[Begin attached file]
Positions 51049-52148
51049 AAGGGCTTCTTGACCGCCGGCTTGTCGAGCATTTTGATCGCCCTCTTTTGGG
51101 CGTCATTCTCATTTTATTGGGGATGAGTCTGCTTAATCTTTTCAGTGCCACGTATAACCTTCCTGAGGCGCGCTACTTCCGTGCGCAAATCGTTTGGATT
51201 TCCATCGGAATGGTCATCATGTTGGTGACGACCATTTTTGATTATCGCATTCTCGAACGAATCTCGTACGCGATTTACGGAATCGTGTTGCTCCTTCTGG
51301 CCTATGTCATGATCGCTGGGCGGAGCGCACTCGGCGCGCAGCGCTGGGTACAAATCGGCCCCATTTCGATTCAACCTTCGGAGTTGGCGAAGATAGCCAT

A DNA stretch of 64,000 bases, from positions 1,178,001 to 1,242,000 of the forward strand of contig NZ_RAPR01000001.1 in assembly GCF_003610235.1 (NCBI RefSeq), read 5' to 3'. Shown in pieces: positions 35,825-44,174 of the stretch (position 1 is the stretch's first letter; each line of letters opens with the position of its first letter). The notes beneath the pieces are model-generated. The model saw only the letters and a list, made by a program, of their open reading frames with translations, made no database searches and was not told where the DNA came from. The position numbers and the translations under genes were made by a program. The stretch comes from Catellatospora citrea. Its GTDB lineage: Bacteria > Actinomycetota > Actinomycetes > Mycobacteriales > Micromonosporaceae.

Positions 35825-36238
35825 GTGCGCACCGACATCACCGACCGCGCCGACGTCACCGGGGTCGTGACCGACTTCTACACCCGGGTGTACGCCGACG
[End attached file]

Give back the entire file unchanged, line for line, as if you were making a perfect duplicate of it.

Positions 51049-52148
51049 AAGGGCTTCTTGACCGCCGGCTTGTCGAGCATTTTGATCGCCCTCTTTTGGG
51101 CGTCATTCTCATTTTATTGGGGATGAGTCTGCTTAATCTTTTCAGTGCCACGTATAACCTTCCTGAGGCGCGCTACTTCCGTGCGCAAATCGTTTGGATT
51201 TCCATCGGAATGGTCATCATGTTGGTGACGACCATTTTTGATTATCGCATTCTCGAACGAATCTCGTACGCGATTTACGGAATCGTGTTGCTCCTTCTGG
51301 CCTATGTCATGATCGCTGGGCGGAGCGCACTCGGCGCGCAGCGCTGGGTACAAATCGGCCCCATTTCGATTCAACCTTCGGAGTTGGCGAAGATAGCCAT

A DNA stretch of 64,000 bases, from positions 1,178,001 to 1,242,000 of the forward strand of contig NZ_RAPR01000001.1 in assembly GCF_003610235.1 (NCBI RefSeq), read 5' to 3'. Shown in pieces: positions 35,825-44,174 of the stretch (position 1 is the stretch's first letter; each line of letters opens with the position of its first letter). The notes beneath the pieces are model-generated. The model saw only the letters and a list, made by a program, of their open reading frames with translations, made no database searches and was not told where the DNA came from. The position numbers and the translations under genes were made by a program. The stretch comes from Catellatospora citrea. Its GTDB lineage: Bacteria > Actinomycetota > Actinomycetes > Mycobacteriales > Micromonosporaceae.

Positions 35825-36238
35825 GTGCGCACCGACATCACCGACCGCGCCGACGTCACCGGGGTCGTGACCGACTTCTACACCCGGGTGTACGCCGACG